A trickle of sweat made its way down Dayton’s neck. His mind was racing as to why neither of these men had answered his calls, why they’d remained hidden until now, and how long it would be before they called the forest rangers on the brothers.

“Remember where the front door is?” Dayton spoke so low, Jeremy kept his eyes on his brother’s lips. “When I say go, you run, ‘kay?” After a quick nod from Jeremy, Dayton held his breath and climbed the steps as silently as possible.

Above their heads, footsteps creaked on the floor­boards so heavily that dust fell from between the planks. Dayton’s blood froze, unsure if his body reacted to the danger of being discovered or to how he found it hard to breathe in this airless basement. The fight started again, but fainter, from the back of the cabin.

The younger man screamed, “I took care of it, it’s more than you ever did.”

The second barked, “You shot him in the back, like the coward that you are.” Distorted but discernible, each word sent electric shocks down Dayton’s back.

The first added, his voice peaking, “That’s what he deserved. Just you watch what I do to the next trespass­ers.” Dayton and Jeremy were the unwanted, the strang­ers, the people that didn’t belong there. “They can hear us,” said the last man.

A gunshot exploded so close and loud, Dayton crouched down, bringing Jeremy down with him. Dayton stayed strong against the awkward hug, feeling his broth­er’s nose and opened mouth against his thick clothes, reaching his skin and bones with the same horror. No holes broke the door, untouched as they left it minutes before.

Dayton climbed a step, then another, always making sure Jeremy stayed close behind. Grabbing his knife, Dayton shook fear out of his mind, and twisted the knob. The door whined. He stopped pushing, swallowing bile down.

“Who asked for help, Dayt?” Jeremy asked, his ques­tion a tremble. “Was it them? Do they want us to go help them?” he sounded about ready to cry, again.

“I don’t know, but let’s not find out. Can you still hear them?” Dayton searched the dark hall and the open space before him, both empty. “In the room.” He pointed with the tip of his blade toward the first door, the locked one, where the two men must have been hiding and still were. But they’d come out, Dayton had seen the floorboards move, and crack and leak dust.

But right now, he didn’t see or hear them: he felt their presence, as if they were waiting for the brothers to show themselves. As if they were facing him but he was blind; as if they were screaming at him but he was deaf. All that fresh air must have gone to his head, making him dizzy and hallucinating.

Another shot echoed and Dayton grabbed Jeremy’s hand and pulled him to the front door. “Go!” Dayton speeded to the bright light coming from the window on the door, but his brother slowed him down.

“Our stuff!” Jeremy cried out, pointing to the opened backpack by the fire.

“Shit!” Dayton raced back and bent over to grab the opened backpack, but in his haste, its contents spilled to the four corners of the room: the flashlight, the food, the extra clothes he’d made Jeremy roll tight like cigars. “Leave it,” he screamed, dropping the bag altogether when a shadow moved toward them, faster than the blink of an eye.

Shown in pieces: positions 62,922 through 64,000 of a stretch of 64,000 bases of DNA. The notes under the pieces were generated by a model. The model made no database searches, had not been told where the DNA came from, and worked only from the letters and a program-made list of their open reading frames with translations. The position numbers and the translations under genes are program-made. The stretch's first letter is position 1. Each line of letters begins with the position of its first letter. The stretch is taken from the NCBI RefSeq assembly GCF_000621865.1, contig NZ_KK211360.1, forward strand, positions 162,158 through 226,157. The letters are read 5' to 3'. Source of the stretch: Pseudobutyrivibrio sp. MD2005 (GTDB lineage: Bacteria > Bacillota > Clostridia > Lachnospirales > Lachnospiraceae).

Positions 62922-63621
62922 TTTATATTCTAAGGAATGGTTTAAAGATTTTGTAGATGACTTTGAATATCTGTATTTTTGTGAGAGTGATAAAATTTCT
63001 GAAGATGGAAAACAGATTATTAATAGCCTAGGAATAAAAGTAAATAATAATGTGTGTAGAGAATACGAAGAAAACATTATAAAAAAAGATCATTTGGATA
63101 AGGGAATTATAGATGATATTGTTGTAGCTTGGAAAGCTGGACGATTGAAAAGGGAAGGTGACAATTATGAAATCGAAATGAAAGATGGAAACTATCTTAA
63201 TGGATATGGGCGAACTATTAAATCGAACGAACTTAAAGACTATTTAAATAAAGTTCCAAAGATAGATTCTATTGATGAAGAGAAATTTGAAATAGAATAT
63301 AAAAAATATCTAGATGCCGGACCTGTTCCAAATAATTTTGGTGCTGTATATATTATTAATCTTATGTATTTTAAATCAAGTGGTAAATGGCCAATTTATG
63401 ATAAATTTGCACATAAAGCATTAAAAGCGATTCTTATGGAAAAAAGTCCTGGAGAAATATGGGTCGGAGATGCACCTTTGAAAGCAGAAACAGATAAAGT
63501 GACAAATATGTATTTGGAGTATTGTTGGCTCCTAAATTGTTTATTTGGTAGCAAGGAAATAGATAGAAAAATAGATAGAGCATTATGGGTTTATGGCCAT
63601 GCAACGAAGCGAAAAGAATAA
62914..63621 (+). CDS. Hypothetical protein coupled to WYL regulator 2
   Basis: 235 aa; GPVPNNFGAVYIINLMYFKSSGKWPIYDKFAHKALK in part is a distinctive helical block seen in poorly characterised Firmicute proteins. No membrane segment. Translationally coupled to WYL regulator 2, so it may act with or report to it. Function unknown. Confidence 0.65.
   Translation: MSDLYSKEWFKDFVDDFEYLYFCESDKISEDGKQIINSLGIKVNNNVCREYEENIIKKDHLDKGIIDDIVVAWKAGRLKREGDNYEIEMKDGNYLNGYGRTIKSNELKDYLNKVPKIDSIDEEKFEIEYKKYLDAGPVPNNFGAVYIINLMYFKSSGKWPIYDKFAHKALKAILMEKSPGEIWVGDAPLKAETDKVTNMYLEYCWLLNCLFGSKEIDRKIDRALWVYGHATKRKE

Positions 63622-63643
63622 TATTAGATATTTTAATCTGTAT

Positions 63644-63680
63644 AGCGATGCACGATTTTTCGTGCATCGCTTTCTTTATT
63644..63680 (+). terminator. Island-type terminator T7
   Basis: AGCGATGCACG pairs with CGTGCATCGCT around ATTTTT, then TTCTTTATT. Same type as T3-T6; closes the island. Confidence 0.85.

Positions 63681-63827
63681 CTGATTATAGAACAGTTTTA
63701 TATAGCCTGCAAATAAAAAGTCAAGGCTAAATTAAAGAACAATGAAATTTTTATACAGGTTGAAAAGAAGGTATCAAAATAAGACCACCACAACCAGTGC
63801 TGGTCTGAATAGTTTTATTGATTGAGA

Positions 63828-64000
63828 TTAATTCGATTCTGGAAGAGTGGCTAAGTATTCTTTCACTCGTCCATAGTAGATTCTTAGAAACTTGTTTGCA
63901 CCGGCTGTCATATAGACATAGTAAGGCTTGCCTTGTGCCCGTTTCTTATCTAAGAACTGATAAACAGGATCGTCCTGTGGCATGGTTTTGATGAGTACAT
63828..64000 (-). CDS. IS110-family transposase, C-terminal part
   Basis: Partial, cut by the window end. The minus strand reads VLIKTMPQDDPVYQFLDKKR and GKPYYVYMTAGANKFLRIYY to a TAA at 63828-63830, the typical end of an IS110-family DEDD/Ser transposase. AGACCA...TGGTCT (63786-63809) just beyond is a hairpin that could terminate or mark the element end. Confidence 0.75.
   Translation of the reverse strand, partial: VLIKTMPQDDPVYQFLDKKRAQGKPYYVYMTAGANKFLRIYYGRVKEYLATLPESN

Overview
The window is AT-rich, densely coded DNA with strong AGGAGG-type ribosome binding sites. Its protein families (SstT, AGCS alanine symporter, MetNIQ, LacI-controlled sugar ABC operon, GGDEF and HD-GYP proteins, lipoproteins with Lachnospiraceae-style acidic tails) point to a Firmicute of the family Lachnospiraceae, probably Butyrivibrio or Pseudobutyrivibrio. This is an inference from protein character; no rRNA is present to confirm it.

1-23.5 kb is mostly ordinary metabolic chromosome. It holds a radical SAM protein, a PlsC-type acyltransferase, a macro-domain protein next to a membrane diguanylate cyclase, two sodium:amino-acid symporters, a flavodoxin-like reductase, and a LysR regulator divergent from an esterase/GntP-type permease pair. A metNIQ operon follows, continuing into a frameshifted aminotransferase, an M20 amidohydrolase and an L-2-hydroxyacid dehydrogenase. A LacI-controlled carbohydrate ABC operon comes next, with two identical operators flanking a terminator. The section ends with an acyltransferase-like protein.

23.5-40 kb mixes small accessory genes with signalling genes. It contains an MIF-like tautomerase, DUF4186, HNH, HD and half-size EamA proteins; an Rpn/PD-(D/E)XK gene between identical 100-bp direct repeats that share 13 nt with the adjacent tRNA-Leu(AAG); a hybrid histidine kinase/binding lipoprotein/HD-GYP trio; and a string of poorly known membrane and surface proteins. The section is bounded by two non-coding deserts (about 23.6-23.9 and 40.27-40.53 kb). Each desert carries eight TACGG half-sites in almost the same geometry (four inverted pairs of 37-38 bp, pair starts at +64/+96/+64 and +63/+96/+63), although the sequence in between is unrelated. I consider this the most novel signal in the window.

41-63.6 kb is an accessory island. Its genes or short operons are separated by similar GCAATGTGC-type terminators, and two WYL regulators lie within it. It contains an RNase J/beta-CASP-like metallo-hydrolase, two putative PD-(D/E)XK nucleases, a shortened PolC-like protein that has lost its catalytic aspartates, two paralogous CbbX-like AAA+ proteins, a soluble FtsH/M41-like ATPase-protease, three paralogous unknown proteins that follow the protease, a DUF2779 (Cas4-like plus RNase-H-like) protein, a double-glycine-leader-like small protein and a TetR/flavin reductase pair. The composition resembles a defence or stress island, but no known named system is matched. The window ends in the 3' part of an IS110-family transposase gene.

The knob’s cold metal chilled Dayton’s cuts as he pulled the door and faced the accumulated snow. With Jeremy right behind him, Dayton stumbled down the porch, not looking back. The cabin’s warmth left behind, the cold blizzard hit them in full force.

Dayton expected another gunshot, maybe two, this time aimed at him and Jeremy. He could almost smell the gunpowder, feel the pain in his chest as the bullet rippled through his flesh. He could almost hear the ringing of the shot. He waited for it, as he pushed deeper into the fury of snow and wind, but it never came.

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Getting through Tough Edits

Gemini WordsmithsThe denizens of hell attack in Barbara Custer's Steel Rose. completed the developmental edit on Blood Moon Rising, the sequel for Steel Rose, and the edits needed are extensive. Many of the fixes involve point of view, repetitive words or phrases, and inconsistencies in the plot. Better that these problems are caught now when I can fix them rather than having a reviewer call them out on her blog later. Yay, Gemini Wordsmiths! All the same, it’s taken several Mylar balloon acquisitions to fortify me for the work needed.

Most of the fixes are easy, and my editors have been patient with my questions. Some things I’m finding out I can look for when revising before sending to an editor. I’ve been struggling with repetition, clichés not so much, but I have seen clichés on others’ manuscripts. Solution: Prowriting Aid. I’ve found Prowriting to be a useful tool for winnowing out clichés, redundancies, and repetitive verbs and phrases. In this way, it works as a second pair of eyes. I regret not using Prowriting for Blood Moon Rising. Live and learn.

The Prowriting Aid didn’t help with the POV problems, however. I’ve noticed POV inconsistencies on other people’s manuscripts, too, problems similar to what you see in the following paragraph.

A bouquet of six Mylar butterflies, a rainbow assortment of red, greens, blues, and purples, called to Cassandra from the display stand. The soft shushing sounds they made when she ran her fingers through them brought a smile to her face. She just had to have them. The cashier, upon hearing the balloon sounds, called out, “Can I help you?”

That last sentence is a no-no because we’re in Cassandra’s head. So how would she know what the cashier heard? A better way to word that last sentence might be: The cashier’s voice impinged on her thoughts. “Can I help you?” he asked.

I can resolve most POV issues without making major structural changes. The plot flaws require more work, the guidance of an editor, plus lots of Mylar balloons to get me through a tough chore. Many of my plot inconsistencies happened in the second half of the book. The first half got evaluated, rewritten, and evaluated again through writers’ conferences, etc. and thus saw editing done before Gemini Wordsmiths got the file. Not so for the second half. If I had my do-overs, I would have completed the first draft before attempting any revisions like the pros recommended. Instead, I wrote two chapters, edited them, moved on to the third and fourth chapters, edited again, and so forth.